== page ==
“I wrote that because I was very angry, actually, at the editor putting all the papers of gender affirmation in the cosmetic section. And I said if you keep doing that, what’s going to happen is that someday some insurer, especially now, you know, seeing what happens in the U.S. with a lot of fight-backs, some insurer’s gonna say ‘Well if it’s cosmetic, we’re not … we’re just going to stop covering it’ and that’s a huge danger,” said Laungani.

Haim disagreed that phalloplasty should be considered reconstructive surgery.

“The key distinction between the two is whether the procedure is directed at fixing a physiological abnormality that negatively affects normal function,” Haim said.

Haim referenced the United Healthcare Guidelines, which state that “reconstructive procedures treat a physical and/or physiological abnormality related to an injury, illness, development abnormality, or congenital anomaly to improve or restore physiologic function.” The guidelines further note that “cosmetic procedures are performed to change or improve appearance without improving physiological function.”

“Using these widely accepted definitions, Dr. Laungani’s procedures cannot be classified as either,” Haim said. “Unlike cosmetic procedures which change physical appearance but have no effect on physiological function, Dr. Laungani’s procedures come at a predictable, profoundly negative cost to normal physiological function.”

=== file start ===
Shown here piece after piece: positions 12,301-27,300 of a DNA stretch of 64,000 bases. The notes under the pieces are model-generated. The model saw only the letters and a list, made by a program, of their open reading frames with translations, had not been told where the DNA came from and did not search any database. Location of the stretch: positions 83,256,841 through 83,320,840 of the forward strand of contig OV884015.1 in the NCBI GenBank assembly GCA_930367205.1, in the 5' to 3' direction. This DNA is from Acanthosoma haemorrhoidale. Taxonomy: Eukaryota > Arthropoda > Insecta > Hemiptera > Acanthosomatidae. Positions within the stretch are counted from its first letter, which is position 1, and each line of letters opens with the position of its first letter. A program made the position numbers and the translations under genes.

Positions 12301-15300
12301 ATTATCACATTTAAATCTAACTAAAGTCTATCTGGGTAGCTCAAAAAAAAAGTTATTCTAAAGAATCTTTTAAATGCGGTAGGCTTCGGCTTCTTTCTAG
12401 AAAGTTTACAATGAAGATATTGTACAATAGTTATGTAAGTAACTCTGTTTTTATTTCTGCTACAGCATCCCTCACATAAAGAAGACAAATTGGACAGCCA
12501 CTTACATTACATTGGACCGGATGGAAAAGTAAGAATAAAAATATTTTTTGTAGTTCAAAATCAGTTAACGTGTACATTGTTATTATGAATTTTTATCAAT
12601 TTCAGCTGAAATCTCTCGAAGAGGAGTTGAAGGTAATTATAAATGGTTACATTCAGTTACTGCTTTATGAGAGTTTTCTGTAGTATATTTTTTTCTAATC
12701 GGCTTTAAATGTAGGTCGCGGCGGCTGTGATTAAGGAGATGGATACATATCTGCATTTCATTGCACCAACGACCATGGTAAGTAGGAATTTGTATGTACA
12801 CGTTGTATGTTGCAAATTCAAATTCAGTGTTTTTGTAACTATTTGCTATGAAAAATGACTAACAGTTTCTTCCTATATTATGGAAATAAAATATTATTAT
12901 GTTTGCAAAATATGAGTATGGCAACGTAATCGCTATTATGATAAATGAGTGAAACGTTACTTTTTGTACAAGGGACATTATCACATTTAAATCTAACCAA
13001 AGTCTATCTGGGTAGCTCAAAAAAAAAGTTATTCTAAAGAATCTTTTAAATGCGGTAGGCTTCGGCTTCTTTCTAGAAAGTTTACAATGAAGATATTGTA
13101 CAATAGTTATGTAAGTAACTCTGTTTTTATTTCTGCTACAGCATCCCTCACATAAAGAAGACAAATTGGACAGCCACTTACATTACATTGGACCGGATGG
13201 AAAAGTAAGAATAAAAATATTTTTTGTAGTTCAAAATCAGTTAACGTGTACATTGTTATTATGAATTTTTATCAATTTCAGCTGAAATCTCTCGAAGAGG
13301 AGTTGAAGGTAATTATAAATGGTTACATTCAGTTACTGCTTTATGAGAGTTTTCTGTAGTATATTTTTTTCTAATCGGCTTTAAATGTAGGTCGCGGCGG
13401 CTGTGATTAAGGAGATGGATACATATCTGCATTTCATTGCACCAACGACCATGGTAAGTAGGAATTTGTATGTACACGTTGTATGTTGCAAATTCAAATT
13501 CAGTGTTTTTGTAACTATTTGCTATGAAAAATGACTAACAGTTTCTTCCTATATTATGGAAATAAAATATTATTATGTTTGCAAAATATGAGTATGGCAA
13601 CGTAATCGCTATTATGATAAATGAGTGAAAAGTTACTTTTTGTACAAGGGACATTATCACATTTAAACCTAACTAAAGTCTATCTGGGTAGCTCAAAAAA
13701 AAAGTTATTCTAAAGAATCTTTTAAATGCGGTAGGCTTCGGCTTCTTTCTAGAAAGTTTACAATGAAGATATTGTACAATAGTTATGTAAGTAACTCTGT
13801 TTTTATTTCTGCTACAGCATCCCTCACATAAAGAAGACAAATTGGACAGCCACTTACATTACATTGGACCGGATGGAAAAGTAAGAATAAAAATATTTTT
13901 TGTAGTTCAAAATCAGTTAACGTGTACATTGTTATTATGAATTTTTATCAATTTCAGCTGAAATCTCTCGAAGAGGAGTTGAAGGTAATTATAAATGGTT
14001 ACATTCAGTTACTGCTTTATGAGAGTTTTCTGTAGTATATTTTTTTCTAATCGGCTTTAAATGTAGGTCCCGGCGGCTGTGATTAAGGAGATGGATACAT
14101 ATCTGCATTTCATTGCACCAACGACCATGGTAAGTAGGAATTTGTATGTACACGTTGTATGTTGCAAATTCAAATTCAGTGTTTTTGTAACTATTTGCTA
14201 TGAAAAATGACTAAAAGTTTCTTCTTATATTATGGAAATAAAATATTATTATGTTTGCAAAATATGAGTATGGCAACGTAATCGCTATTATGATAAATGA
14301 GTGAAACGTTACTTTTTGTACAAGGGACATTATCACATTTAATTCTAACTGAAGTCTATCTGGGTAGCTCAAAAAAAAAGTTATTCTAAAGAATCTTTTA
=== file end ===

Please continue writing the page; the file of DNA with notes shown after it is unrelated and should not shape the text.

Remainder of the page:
“What he is describing is not the restoration of normal physiological functioning but rather its obliteration. And it is for this same reason that they cannot be classified as reconstructive.,” said Haim.

‘The Entirety Of the Skin From The Forearm’

Laungani explained how both function and appearance are compromised during what’s called a radial forearm phalloplasty. That’s when, as Laungani notes, the radial forearm tissue is used to create the penile shaft. The tissue must be harvested with intact blood vessels and surgically connected to blood vessels in the groin in order to keep the tissue alive.

“So we’ll raise pretty much the entirety of the skin from the forearm with the radial artery that will divide here in the intact middle fossa with the veins and nerves,” Laungani said. “And then we’ll transpose that to the groin and we’ll reconnect those vessels on the femoral artery and branches of the saphenous vein so that this piece of skin now can live off different zones and could be living off of your groin area.”

After the tissue is harvested, a skin graft is placed on the forearm over the donor site which leaves a tight, noticeable scar. The procedure sometimes impairs hand and arm function, with one study finding the complications of harvesting radial forearm tissue include decreased hand strength, compartment syndrome, and skin graft failure.

After the surgery, the tissue used to create the penis can become necrotic, meaning the tissue ties, if the blood vessels weren’t properly connected to the new blood supply.

“You’re transferring a piece of tissue from somewhere else. If there was microsurgery you’ve gotta make sure that the blood flows through the artery, keeping that piece of tissue alive,” said Laungani. “The first night after phalloplasty, I still don’t really sleep well. Because if anything goes wrong, I’ve gotta be fast and act fast so we don’t lose the phallus.”